A quiet push for casinos in New York City is intensifying ahead of a highly anticipated gambling-market report and a deadline to close a yawning state budget deficit.
The state has a casino-license moratorium — imposed to give four upstate casinos time to build customer bases without downstate competition — in effect until 2023. But casino operators want New York lawmakers to reconsider waiting that long. At least one, Genting, has been filling the campaign coffers of elected officials who could be helpful on that issue.
Another motivation for lawmakers is the $500 million ante that licensees must pay — money that would help Albany close the $6.1 billion deficit by the traditional April 1 deadline. A casino market study ordered by the state’s Gaming Commission, with an emphasis on downstate, is due that same day.
Genting, a major casino developer based in Malaysia, operates Resorts World at Aqueduct Racetrack in Jamaica. The venue can have electronic gambling devices but not human dealers or slot machines with arms. Winning a license would allow the Queens cash cow to become a full-fledged gambling house with table games — and go after high rollers, who typically want to do more than push buttons.
A political action committee solely funded by Genting has donated $90,000 to a handful of Democratic state politicians. GAI PAC gave $4,500 each to Queens Assembly member Aravella Simotas and Brooklyn Assembly member Joe Lentol; $7,500 to Queens Sen. Michael Gianaris, and $50,000 to Governor Andrew Cuomo. Several other politicians also received donations from Genting’s PAC.
Simotas, who represents Astoria, is opposed in June’s Democratic primary by a challenger backed by the Democratic Socialists of America, which helped Queens Rep. Alexandria Ocasio-Cortez and Brooklyn Sen. Julia Salazar oust longtime incumbents in 2018. Lentol, who co-chairs the Democratic Assembly Campaign Committee, has a primary opponent for the first time in a decade. Gianaris faces an insurgent as well.
Gianaris, Lentol and Simotas have all pledged to not take donations from real estate developers, but Lentol and Simotas said they see no problem with casino operators.
“New York City is facing a significant budget deficit, and tax revenues from gaming will be used to ensure that our schools are not underfunded,” said Simotas.
A spokesperson for Lentol said casino developers are “viewed differently than a real estate developer.” Gianaris declined to comment.
Indeed, Resorts World often promotes the school aid it furnishes as part of its agreement with the state. The venue contributed more than $316 million to education in 2019.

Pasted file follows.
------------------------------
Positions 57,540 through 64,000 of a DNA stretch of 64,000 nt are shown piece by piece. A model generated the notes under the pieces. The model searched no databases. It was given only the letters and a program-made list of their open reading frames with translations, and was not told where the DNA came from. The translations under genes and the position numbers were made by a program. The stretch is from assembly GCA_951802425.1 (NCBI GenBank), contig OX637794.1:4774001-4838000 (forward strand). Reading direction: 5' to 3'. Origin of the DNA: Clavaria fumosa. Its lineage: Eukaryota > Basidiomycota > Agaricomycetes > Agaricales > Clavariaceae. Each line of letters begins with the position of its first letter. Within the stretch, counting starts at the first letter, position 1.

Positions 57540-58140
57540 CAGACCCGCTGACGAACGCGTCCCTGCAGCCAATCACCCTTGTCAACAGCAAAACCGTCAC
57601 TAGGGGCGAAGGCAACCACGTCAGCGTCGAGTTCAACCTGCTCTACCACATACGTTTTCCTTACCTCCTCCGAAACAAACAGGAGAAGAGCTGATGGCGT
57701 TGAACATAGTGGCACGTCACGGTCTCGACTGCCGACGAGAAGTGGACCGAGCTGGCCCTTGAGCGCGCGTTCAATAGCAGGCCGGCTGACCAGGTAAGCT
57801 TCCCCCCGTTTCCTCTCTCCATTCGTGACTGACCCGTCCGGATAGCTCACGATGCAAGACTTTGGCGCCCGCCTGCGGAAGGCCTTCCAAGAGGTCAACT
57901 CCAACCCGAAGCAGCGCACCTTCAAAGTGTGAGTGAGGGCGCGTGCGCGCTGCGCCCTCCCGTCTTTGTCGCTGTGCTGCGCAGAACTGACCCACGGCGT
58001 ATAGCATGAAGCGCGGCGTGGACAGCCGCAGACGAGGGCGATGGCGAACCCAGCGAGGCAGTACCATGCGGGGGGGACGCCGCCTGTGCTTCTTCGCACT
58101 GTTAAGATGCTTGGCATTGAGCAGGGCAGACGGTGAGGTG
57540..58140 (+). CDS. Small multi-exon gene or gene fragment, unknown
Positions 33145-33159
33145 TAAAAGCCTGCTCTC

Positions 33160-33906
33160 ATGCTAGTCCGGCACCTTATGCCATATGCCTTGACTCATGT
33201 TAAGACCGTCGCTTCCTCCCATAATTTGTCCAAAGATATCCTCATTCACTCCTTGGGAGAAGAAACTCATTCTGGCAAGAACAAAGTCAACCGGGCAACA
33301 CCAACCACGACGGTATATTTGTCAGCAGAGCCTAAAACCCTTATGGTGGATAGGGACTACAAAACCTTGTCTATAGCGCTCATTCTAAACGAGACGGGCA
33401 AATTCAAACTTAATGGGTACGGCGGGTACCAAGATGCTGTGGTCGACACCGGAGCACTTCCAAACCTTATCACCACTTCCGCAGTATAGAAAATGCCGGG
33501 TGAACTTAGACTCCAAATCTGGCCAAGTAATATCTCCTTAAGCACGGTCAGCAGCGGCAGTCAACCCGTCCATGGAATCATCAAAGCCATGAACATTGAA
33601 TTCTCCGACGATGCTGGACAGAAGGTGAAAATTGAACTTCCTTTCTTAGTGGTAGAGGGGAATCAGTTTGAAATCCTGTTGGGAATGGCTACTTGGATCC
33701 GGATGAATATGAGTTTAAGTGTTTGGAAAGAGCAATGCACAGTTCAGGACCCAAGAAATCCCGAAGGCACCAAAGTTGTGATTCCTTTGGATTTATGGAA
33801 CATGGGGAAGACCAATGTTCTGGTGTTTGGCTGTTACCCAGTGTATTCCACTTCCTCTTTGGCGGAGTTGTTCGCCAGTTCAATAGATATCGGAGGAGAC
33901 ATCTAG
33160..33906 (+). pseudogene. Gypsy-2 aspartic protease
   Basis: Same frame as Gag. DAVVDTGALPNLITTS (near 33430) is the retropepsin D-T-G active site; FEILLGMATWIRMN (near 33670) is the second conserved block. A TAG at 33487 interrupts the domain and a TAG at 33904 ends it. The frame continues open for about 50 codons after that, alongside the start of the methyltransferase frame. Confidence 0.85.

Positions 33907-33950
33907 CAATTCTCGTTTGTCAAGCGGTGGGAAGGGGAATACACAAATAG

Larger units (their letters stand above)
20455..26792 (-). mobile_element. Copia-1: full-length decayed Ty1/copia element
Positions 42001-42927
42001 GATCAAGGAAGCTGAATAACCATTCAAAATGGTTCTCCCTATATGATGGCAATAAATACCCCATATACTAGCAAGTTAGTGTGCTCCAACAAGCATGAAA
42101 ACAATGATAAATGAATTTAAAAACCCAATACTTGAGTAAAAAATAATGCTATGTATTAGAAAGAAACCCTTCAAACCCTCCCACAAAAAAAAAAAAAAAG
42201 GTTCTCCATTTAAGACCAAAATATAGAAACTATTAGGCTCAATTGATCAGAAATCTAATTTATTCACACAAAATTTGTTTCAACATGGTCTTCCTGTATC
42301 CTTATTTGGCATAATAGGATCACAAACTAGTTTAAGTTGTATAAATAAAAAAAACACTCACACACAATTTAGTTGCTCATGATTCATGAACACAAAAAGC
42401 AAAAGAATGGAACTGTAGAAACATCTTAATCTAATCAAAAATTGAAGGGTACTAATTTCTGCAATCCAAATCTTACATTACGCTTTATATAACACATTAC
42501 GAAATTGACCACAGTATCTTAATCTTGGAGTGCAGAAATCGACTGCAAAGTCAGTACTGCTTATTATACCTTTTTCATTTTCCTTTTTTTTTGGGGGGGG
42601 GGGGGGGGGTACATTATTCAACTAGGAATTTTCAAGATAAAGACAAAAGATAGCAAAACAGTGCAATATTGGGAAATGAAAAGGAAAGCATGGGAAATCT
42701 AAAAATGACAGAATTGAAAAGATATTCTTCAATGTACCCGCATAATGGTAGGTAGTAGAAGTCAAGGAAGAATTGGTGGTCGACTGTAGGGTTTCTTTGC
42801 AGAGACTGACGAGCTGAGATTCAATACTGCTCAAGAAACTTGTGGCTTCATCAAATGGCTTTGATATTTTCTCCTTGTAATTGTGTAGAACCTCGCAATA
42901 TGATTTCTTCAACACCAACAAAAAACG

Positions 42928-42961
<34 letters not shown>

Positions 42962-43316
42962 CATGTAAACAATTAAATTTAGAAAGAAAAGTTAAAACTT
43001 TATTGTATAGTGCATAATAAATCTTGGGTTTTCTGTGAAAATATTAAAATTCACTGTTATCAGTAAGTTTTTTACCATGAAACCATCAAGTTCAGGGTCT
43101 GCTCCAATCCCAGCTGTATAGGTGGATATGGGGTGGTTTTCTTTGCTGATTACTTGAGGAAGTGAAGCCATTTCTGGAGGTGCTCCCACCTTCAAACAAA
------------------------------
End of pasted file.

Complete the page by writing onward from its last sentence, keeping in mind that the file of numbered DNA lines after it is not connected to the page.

Genting is also paying Patrick Jenkins — a former college roommate of Assembly Speaker Carl Heastie — $30,000 a month to lobby on its behalf.
Asked to comment on its activities, a spokesperson for Genting said, “As the largest taxpayer in New York State, Genting, like many others in the gaming and hospitality industries, is an active participant in the policy debate.”
Heastie’s predecessor as Assembly speaker, Sheldon Silver, was never a fan of gambling, but ultimately agreed to the deal that yielded the Aqueduct “racino,” which has been lucrative, and the upstate casinos, which have struggled.
Kathryn Wylde, CEO of the Partnership for New York City, which represents many of the city’s largest businesses, said issuing additional licenses could help shore up the state’s budget gap.
“If [casinos] are making a substantial contribution in terms of taxes and jobs to the state, it’s hard to turn down,” Wylde said.
At least one real estate developer is already preparing for the competitive bidding process for the remaining licenses.
Scott Rechler’s RXR Realty was engaged by Las Vegas Sands, which is owned by Sheldon Adelson, to evaluate sites for a casino in the five boroughs, according to sources with knowledge of the matter.
To win a casino license, identifying a feasible location is crucial. David Paterson, a former New York governor hired by Las Vegas Sands as a lobbyist, said many sites have been proposed in discussions with developers — including Willets Point, Queens, where a possible rezoning awaits approval.
“Every area that looks like it’s two-square blocks has been bandied about as a possible destination,” Paterson said, explaining that a site will be agreed upon only after the licenses are granted. “Every time I hear a conversation, I hear about a site.”